Dr. Lailea Noel taps the Venn diagram she’s drawn on the white board, trying to describe the focus of her work and to “get a feel for what I’m about.” At the center of the three orange circles lies the intersection of mental health, cancer care services, and social determinants of health. Dr. Noel argues that you cannot separate these three things: “You can’t pull them apart. If there’s more presence of mental health stressors and inequity in social determinants of health, there will be a decrease in timely access to cancer care services.” It’s all connected.

Dr. Noel is continuing her work in that intersection into 2022. She has been elected to the Board of Directors at the Association of Oncology Social Workers (AOSW) as the first full-term Director of Diversity, Equity and Inclusion. Her term in this role will begin in January and will span 2022-2025. Dr. Noel is the first individual to be elected to this position.

The Association of Oncology Social Work was founded in 1984. It is the world’s largest professional organization that is entirely dedicated to the psychosocial care of people affected by cancer.

Dr. Noel has been a member of AOSW since 2012 and has presented her research at the AOSW annual conference. In the past, she has served on the research committee, the membership committee and the DEI committee. When she was asked to run for the DEI board position, she welcomed the opportunity to serve the field in this capacity. “Our organization seeks to be a resource for oncology social workers across the US. Yet a large majority of our membership is white and female. I’d like to find out why we aren’t reaching oncology social workers from minoritized populations, whether that’s people of color or LGBTQ+ communities. I know they are out there and it is our task to find out what the barriers are to connecting them with the valuable resources of the AOSW.”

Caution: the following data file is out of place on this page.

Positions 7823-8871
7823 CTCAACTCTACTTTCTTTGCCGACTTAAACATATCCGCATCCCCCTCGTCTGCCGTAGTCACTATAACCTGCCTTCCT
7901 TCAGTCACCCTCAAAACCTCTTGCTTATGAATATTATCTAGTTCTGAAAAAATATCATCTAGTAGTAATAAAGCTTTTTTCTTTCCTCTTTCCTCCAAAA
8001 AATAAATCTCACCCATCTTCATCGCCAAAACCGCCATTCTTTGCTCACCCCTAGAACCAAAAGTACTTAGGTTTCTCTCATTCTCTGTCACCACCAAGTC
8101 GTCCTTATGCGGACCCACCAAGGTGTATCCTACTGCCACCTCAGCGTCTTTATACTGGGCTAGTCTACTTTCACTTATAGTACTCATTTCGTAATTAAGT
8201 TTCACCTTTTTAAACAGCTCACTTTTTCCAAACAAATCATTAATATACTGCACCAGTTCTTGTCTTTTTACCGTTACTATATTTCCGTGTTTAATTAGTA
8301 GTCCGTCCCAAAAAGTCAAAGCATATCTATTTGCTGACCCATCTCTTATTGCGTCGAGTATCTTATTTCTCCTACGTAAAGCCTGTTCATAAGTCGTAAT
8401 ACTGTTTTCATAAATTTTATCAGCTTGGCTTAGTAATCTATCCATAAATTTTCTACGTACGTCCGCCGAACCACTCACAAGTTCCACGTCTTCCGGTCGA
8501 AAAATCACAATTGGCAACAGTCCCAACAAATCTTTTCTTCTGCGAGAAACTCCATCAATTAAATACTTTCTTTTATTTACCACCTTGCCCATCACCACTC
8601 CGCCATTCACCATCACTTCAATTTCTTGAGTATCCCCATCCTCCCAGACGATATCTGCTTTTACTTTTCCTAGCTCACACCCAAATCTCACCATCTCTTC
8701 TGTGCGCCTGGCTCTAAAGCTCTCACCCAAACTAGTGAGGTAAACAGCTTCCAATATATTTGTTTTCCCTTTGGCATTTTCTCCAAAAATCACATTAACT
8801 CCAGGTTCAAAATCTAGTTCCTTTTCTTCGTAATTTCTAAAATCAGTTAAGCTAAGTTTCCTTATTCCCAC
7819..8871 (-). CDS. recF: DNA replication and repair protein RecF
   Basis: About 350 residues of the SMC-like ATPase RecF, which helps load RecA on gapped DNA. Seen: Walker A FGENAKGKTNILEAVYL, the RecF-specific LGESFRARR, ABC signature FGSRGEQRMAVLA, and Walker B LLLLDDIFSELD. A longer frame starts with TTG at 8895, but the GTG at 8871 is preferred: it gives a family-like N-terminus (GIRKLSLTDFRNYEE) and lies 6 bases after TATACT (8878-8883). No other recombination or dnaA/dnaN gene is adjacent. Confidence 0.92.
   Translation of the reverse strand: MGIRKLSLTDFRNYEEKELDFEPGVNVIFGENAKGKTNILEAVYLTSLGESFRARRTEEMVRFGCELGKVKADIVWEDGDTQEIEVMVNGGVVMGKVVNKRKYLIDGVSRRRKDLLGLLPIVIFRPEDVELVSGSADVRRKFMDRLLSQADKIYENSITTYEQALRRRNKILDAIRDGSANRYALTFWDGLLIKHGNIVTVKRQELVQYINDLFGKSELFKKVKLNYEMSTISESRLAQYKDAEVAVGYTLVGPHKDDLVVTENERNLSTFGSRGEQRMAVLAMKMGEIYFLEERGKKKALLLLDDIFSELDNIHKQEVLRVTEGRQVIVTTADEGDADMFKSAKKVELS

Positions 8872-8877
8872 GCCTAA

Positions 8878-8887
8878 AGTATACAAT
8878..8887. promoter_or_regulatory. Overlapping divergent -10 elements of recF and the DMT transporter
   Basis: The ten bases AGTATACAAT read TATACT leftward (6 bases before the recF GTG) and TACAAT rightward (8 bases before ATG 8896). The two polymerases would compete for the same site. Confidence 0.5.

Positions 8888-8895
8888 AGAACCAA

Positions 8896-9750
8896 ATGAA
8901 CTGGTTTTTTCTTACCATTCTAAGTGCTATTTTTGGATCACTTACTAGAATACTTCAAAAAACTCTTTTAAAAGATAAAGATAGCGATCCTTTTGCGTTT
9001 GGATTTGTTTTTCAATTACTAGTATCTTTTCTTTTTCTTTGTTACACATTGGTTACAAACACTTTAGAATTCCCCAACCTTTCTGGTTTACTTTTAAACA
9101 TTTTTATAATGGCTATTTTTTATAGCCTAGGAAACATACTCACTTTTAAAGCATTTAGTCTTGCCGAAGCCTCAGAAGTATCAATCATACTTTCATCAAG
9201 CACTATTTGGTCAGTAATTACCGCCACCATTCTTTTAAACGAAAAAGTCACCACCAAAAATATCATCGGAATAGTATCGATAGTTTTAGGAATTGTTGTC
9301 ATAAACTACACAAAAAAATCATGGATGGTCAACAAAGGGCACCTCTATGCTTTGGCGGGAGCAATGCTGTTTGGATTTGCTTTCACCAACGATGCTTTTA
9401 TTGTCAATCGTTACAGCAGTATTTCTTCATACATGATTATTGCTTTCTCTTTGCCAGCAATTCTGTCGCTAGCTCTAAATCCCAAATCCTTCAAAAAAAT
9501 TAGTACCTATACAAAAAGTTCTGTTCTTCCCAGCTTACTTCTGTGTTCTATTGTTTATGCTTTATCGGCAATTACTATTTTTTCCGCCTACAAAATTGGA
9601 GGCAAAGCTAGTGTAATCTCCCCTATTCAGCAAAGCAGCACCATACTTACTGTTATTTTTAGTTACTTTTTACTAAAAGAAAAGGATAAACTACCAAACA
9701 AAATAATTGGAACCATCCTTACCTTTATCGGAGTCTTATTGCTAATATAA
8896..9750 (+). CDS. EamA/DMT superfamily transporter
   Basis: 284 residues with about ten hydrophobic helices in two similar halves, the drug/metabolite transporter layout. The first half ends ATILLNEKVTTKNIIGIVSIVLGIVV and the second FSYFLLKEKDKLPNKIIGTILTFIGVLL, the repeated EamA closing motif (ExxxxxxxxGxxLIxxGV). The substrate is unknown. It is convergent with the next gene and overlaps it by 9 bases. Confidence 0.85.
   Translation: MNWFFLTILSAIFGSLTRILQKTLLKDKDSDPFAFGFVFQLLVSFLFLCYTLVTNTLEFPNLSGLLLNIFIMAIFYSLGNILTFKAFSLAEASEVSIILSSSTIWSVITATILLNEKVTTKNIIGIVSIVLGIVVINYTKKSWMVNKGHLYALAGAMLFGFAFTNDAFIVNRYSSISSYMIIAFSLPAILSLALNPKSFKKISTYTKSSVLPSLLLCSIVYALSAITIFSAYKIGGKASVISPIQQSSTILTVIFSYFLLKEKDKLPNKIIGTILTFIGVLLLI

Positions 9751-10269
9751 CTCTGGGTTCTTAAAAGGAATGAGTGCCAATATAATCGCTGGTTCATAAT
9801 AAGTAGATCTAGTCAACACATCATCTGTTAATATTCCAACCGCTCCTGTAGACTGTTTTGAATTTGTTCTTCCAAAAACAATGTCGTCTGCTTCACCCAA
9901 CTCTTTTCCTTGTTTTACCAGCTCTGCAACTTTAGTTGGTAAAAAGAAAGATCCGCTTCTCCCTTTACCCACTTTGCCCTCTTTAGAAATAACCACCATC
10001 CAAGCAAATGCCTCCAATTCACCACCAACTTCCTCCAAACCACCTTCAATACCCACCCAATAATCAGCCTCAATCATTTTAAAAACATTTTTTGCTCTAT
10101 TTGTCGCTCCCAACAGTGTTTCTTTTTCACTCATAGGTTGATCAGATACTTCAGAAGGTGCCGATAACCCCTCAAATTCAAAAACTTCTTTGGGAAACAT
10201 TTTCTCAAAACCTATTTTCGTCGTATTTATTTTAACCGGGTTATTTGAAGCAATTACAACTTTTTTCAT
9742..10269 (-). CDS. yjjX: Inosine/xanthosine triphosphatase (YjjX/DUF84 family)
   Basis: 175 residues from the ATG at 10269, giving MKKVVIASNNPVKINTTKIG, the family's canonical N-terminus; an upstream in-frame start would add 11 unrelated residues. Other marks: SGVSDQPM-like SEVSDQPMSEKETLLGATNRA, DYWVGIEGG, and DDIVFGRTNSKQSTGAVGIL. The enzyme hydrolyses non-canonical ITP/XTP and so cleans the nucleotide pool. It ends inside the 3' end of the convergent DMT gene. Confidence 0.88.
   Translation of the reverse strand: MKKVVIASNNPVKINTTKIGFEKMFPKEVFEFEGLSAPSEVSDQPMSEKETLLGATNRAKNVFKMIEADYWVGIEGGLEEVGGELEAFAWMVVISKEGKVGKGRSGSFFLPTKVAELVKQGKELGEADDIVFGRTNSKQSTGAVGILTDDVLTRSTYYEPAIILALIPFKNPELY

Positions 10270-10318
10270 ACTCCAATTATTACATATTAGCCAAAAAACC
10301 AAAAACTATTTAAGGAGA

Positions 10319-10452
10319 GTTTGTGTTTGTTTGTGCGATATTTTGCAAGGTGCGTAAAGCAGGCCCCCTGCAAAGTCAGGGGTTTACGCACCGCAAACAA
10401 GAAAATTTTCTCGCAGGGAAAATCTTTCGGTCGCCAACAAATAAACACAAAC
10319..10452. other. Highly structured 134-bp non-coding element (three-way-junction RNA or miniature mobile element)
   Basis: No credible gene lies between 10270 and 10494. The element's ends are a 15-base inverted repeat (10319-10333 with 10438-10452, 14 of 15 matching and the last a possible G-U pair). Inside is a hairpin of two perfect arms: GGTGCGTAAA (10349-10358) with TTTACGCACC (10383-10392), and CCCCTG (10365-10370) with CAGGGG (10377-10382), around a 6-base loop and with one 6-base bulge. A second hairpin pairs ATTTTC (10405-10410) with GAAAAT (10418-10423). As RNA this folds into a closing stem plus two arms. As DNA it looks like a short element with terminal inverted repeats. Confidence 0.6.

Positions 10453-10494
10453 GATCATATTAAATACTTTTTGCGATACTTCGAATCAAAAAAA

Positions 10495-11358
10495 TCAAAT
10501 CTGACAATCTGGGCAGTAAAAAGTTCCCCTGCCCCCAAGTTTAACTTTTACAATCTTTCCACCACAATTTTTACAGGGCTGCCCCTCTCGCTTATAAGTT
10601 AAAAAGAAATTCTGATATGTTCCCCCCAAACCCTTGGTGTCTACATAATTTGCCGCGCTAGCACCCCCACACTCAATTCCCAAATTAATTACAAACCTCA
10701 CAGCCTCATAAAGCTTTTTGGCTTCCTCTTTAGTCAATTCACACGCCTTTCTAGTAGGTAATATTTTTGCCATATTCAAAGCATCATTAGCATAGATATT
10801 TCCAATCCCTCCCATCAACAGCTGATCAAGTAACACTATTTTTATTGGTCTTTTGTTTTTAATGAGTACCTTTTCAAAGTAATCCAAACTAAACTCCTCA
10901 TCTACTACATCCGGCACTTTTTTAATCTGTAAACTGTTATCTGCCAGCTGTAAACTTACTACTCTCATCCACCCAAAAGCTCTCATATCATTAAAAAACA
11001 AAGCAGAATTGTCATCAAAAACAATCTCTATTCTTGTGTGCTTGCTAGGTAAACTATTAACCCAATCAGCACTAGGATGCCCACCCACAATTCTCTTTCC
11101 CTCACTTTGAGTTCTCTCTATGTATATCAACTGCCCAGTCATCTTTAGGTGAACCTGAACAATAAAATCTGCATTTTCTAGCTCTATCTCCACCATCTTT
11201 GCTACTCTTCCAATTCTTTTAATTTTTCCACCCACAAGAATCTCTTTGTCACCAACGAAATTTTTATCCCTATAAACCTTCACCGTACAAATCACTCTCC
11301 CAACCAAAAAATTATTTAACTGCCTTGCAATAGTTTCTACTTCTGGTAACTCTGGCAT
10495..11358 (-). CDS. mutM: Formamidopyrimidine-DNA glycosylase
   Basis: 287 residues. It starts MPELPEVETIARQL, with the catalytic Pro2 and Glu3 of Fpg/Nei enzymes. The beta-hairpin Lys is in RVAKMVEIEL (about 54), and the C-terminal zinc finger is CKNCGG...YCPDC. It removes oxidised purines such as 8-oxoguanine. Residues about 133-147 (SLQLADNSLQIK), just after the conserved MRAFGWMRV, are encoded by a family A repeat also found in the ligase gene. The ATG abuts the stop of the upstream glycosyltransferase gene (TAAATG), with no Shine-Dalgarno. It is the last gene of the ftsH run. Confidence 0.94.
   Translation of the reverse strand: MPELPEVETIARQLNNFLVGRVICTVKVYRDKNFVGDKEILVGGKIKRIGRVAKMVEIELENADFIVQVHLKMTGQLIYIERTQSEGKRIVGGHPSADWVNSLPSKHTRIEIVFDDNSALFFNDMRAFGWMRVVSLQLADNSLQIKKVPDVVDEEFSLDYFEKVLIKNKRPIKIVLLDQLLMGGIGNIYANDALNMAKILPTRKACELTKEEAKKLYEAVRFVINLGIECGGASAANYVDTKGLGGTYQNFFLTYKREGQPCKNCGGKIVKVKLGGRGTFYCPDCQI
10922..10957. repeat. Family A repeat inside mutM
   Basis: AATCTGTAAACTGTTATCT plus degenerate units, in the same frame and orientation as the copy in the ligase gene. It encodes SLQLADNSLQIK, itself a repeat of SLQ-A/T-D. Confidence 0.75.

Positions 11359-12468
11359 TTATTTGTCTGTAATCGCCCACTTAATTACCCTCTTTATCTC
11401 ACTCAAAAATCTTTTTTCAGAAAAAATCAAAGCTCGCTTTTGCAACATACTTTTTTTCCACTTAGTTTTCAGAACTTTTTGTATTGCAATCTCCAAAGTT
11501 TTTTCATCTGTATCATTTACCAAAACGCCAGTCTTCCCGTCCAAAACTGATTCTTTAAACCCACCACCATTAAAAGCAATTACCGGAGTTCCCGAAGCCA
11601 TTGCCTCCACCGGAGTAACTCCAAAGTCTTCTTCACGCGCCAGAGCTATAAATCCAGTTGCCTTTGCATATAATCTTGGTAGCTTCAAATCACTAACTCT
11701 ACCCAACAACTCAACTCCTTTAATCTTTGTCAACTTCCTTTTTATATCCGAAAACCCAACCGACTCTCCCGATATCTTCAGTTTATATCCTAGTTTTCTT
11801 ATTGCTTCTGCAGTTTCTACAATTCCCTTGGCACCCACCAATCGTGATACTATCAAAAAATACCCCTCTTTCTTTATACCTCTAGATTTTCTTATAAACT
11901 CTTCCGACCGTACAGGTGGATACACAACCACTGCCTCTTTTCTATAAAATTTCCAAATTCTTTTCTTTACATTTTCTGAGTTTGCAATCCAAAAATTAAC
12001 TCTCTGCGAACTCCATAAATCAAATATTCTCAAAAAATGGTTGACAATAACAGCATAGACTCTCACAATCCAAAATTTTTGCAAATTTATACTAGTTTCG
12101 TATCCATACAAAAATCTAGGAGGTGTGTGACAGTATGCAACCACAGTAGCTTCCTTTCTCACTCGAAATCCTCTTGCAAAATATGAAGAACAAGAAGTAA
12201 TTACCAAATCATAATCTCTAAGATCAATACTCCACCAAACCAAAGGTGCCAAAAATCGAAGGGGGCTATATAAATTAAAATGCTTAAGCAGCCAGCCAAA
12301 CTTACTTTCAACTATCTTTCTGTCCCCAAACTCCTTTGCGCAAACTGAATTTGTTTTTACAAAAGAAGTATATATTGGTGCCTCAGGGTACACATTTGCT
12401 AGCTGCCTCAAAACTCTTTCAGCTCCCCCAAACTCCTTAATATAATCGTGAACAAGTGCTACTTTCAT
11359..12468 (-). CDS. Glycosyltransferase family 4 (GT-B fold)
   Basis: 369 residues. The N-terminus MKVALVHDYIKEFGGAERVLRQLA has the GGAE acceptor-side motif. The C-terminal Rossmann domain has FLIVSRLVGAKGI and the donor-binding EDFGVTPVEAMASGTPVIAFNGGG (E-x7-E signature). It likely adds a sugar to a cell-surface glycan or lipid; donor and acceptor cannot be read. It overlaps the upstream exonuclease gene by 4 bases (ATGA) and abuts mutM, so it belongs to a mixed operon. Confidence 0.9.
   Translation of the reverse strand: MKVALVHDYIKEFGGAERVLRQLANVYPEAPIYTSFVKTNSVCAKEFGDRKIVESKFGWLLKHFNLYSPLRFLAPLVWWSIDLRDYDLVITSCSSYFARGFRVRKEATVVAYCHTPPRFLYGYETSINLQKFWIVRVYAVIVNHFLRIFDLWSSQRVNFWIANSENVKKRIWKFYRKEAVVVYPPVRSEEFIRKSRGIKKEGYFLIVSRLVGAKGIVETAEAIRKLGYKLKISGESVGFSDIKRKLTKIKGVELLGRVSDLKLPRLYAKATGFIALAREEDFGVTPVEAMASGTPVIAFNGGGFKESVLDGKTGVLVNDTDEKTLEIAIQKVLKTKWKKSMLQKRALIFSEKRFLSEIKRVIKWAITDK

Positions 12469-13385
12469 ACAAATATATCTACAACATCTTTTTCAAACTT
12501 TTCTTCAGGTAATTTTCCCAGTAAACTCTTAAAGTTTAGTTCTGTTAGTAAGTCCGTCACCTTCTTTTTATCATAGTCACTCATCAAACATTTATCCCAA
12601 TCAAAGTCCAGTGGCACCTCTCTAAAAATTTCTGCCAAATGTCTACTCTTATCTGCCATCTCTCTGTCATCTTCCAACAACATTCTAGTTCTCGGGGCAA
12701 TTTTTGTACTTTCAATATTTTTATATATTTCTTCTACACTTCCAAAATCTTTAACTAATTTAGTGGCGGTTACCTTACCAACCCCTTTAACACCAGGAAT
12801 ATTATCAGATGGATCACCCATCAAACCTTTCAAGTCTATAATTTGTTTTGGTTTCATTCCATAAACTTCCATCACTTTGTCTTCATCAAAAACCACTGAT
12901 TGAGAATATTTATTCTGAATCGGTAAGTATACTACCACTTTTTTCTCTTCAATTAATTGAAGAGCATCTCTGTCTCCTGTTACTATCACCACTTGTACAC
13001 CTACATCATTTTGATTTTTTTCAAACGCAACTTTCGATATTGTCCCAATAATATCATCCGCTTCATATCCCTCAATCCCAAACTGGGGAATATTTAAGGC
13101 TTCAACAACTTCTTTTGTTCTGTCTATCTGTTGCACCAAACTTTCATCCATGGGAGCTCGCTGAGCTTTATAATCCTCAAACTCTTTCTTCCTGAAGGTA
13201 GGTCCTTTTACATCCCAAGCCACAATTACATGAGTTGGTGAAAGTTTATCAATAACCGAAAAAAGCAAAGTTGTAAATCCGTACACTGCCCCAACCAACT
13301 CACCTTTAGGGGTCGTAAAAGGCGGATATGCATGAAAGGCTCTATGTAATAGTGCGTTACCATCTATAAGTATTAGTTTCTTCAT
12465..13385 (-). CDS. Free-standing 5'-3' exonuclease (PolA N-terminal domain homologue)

Dr. Noel knows that a lack of diversity in spaces like the AOSW membership leads to the detriment of both the profession and, more importantly, the people who are being served. “I would love to find other parts of the country that are not being tapped into, such as rural oncology social workers or oncology social workers that are working in urban environments with sizable minoritized populations.”

Dr. Noel came to The University of Texas at Austin as the 2018-19 Donald D. Harrington Visiting Faculty Fellow. She has served as an Assistant Professor at the Steve Hicks School of Social Work for the past 2 years. At the UT Dell Medical School, she holds courtesy faculty appointments in the Department of Oncology and the Department of Health Social Work, she co-chairs the Health Equity in Research Workgroup and serves on the Livestrong Cancer Institutes’ Clinical and Prevention Research Workgroup. Dr. Noel has an extensive practice background in health administration in the field of oncology and non-profit management. Her research interests seek to connect communities most impacted by cancer disparities with cancer care services by exploring patient-provider communication effects on psychosocial barriers to care.

Dr. Noel’s research, work, and passion are all marked by community engagement and advocacy. Her eyes shining with excitement, she explains, “Maybe I can be a voice for people who don’t otherwise have a voice on the [AOSW] board. That’s the one thing that summarizes me in general as a professional. I try, whether it’s in my research or my teaching or my publications or my service, to be a voice for people who don’t otherwise have a voice at our tables—in academia, at the hospital, when I interview African American breast cancer survivors in rural communities. My whole point is to try to give them a voice.”